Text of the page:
Gerrymandering is still a problem

The original Gerry-manderI generally think Wonkblog is an excellent public service, especially compared to most of what passes for political coverage, and the fact that they feature perspectives from actual political scientists is excellent. That said, John Sides’ piece on why “Gerrymandering is not what’s wrong with American politics” feels a bit like it’s missing the forest for the trees.

Sides’ thesis, that the polarization of elected representatives in both the House and Senate seems to have very little to do with the ideology of their electorate and a lot to do with their political party, is a bit surprising, but I wouldn’t dream of criticizing an argument with so many graphs to back it up. But even if you accept the premise, that doesn’t necessarily mean that gerrymandering isn’t a factor.

First of all, the whole point of gerrymandering is to make it easier for candidates from one party to win elections. And when you have an environment where most representatives don’t face serious electoral challenges from the other party, that gives them one less excuse to buck their party’s leadership, which determines their committee memberships and standing within the congressional power structure. It would be surprising if that didn’t have an effect on party discipline.

Plus, in the absence of serious competition in the general election, the biggest electoral threat a representative can face is a primary challenge from a more extreme member of their own party. And since primary elections tend to feature lower turnout and especially partisan voters, you’d expect that system to produce candidates who were more extreme than their districts as well.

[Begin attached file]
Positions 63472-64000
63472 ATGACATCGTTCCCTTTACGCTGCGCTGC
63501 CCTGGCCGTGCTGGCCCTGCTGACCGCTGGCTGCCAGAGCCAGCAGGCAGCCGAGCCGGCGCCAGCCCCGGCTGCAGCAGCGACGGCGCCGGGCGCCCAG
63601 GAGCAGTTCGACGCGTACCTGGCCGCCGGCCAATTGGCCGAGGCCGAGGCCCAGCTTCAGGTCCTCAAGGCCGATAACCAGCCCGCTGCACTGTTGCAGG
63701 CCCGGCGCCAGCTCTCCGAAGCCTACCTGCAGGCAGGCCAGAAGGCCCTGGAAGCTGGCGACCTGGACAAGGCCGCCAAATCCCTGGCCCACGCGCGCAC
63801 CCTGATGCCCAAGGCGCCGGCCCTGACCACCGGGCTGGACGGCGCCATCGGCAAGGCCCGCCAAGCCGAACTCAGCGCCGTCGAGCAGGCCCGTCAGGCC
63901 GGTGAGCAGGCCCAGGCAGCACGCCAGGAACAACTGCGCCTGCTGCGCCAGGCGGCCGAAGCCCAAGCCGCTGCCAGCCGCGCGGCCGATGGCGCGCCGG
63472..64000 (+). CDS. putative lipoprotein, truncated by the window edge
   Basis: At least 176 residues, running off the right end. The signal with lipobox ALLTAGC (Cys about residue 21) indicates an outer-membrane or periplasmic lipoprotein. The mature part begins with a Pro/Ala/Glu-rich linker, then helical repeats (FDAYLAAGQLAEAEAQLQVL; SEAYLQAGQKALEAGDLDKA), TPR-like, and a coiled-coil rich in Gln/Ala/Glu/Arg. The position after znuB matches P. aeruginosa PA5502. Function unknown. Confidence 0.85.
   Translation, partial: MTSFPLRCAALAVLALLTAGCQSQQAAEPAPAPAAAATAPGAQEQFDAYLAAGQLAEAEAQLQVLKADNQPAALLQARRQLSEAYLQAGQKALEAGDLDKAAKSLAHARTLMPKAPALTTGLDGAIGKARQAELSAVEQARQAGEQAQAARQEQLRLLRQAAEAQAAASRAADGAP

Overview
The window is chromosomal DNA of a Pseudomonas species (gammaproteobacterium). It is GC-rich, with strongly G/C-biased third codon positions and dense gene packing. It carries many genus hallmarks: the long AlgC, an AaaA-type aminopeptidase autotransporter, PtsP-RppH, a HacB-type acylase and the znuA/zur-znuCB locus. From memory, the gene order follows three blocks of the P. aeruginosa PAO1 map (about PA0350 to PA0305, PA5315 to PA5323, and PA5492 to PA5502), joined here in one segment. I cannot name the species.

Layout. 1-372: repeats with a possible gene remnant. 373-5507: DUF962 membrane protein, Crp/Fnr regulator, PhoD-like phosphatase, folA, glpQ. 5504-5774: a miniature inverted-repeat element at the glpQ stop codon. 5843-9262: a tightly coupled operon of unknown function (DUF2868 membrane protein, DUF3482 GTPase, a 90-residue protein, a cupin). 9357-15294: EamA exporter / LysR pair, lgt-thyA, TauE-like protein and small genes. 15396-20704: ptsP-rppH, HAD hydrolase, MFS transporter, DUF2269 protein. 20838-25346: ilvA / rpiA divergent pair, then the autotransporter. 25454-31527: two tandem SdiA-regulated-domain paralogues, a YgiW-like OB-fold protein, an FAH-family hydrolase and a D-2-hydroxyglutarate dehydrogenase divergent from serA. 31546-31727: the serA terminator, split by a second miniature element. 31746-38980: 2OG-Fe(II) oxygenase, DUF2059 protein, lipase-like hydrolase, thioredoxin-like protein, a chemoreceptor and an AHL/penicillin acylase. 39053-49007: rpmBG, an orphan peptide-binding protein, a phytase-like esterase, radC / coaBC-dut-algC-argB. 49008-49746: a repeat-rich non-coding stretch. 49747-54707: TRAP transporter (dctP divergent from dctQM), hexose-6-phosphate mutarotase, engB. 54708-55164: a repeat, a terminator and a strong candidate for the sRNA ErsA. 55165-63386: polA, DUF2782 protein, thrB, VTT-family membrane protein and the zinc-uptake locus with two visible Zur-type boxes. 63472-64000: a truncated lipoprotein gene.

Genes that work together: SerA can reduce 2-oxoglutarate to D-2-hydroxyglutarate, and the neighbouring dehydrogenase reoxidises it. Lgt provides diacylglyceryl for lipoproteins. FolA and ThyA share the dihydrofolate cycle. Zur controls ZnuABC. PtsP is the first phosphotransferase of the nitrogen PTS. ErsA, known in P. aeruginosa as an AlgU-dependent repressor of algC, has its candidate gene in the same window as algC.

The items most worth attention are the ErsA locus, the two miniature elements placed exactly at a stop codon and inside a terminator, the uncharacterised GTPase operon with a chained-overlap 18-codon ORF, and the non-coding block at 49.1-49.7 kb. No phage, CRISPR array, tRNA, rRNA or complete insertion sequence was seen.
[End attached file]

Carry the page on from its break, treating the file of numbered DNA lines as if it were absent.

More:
This has been happening a lot lately, especially thanks to the Tea Party. In the Senate, a lot of those candidates went on to lose in the general election, which is how our system is supposed to sort this stuff out. But in House elections—just as in states where one party isn’t competitive—that system breaks down.

And of course, gerrymandering is problematic for the same reason parties do it in the first place: It helps them win elections they otherwise wouldn’t. For instance, Democrats received more votes than Republicans in the House elections last year, but most states’ congressional districts were drawn by Republican-controlled legislatures and so more Republicans got elected.

And, the representatives who get elected from gerrymandered districts can get polarized in other ways. One of the running debates about “majority-minority” Congressional districts that were originally created to make Congress more diverse deals with the question of whether they’ve evolved into a sort of political segregation, by relegating minority communities into an echo chamber that nonminority candidates can safely ignore and preventing minority representatives from getting the broad-based appeal they need to reach higher office.

This is all worth mentioning because we can tend to fall into a sort of binary approach to problem identification: Either something is perfectly fine, or it’s responsible for all that is evil in the world. Which is crazy. Just because every hurricane doesn’t happen because of climate change doesn’t mean that climate change isn’t something we should worry about. Likewise, while we should also look at fixing our primary process and a bunch of other other factors that are skewing our politics, there’s no great argument for not reforming this ridiculous system whereby representatives can essentially pick their own voters.

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